A: I love the flexibility that writing as a core skill in my career gives me – I can write from home, write at any hour, and the equipment I need is something I own and like to use already. I also love that I can attend user group meetings outside of regular work hours. I also get to attend twice-yearly in-person meetings with the community project contributors, which is just part of the job, not necessarily outside of the work place. I guess my answer is, the job doesn’t have an “inside” and “outside” of the workplace since it is so collaborative and community-oriented.
Q: And the ever famous questions, what struggles do you face with your job and what is the most rewarding aspect of it? Is the track that you’re on now, the one you planned to be on after school?
A: The struggle isn’t so much with the job itself but with the need to raise a family and have a home life when we’re so connected constantly. My daily prioritization and focus is something I struggle with. This job is a dream job for me, though, it’s so rewarding to work in a community towards common goals. Plus Rackspace firmly believes in using your strengths to do work you love. I’m surrounded by really smart helpful people.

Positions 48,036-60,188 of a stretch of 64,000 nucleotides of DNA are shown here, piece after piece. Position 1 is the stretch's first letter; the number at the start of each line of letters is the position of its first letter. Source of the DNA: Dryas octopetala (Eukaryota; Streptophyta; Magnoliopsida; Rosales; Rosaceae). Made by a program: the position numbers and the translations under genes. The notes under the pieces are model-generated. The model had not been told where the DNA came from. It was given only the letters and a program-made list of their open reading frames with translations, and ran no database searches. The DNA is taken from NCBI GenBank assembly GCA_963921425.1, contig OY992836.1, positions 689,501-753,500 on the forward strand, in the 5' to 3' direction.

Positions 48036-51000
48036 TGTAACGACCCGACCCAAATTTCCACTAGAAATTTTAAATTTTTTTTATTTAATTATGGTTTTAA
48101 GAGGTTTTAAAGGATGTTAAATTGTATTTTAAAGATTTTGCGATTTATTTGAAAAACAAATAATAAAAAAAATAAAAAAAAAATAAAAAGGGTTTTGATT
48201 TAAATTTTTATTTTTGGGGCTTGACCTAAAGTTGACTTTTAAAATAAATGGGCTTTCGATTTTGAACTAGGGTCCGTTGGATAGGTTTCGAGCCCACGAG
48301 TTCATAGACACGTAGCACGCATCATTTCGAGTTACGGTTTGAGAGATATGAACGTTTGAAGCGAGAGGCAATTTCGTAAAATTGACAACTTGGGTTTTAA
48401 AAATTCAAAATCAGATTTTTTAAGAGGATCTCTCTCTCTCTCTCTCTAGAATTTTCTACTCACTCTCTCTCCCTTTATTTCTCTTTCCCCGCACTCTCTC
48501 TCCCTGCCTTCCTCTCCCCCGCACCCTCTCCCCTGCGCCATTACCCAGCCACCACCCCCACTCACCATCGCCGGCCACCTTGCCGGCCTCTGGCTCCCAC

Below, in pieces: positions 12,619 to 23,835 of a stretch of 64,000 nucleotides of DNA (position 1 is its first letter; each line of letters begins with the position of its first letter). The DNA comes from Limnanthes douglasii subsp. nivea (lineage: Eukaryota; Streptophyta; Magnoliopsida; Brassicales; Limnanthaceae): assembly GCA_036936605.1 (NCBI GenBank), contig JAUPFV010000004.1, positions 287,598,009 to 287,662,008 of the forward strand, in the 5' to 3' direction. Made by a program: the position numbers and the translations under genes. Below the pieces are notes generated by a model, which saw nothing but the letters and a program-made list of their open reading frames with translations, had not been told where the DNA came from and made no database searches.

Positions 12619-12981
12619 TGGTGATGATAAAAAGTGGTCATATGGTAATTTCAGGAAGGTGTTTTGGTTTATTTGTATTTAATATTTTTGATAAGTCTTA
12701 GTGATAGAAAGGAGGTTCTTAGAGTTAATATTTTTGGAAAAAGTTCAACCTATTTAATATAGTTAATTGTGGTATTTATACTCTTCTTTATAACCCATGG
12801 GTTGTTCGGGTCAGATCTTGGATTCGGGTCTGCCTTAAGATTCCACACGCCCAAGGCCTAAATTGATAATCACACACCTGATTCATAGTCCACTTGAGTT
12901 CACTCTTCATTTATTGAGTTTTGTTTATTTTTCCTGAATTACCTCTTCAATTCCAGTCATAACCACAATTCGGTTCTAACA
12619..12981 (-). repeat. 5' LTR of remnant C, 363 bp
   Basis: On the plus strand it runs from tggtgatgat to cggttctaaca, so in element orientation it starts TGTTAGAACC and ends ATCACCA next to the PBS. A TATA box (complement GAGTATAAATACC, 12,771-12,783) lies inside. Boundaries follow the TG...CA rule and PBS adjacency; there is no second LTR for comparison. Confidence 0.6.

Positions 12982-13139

A graduate degree was my path to get to the awesome job I have now, but I don’t know that it has to be the “right” path. With the upsurge in open source documentation groups, it seems an apprenticeship in open source doc would still lead you to the right jobs and connections. After undergrad, I discovered technical writing, and had a very planned track through grad school to get to where I wanted to be. Even so, the career paths in technical writing in particular have a stodgy character to them sometimes. I’m more innovative and experimental with technical writing than the general group of technical writers subscribe to, and sometimes that causes twists and turns in the path.
Q: What is your title?
A: My business cards read “Content Stacker” which is a play on words – at Rackspace we are called Rackers and when you work on OpenStack we are called Stackers. So since I create, curate, source, and sort content for OpenStack, I call myself a Content Stacker. My title at Rackspace is Technical Writer.
Q: What piece of advice could you offer to students on being successful in the tech writing world?
Become as technical as possible while maintaining a user advocacy viewpoint. Be willing to experiment and definitely embrace the web and mobile devices as delivery mechanisms for information. Do what you love!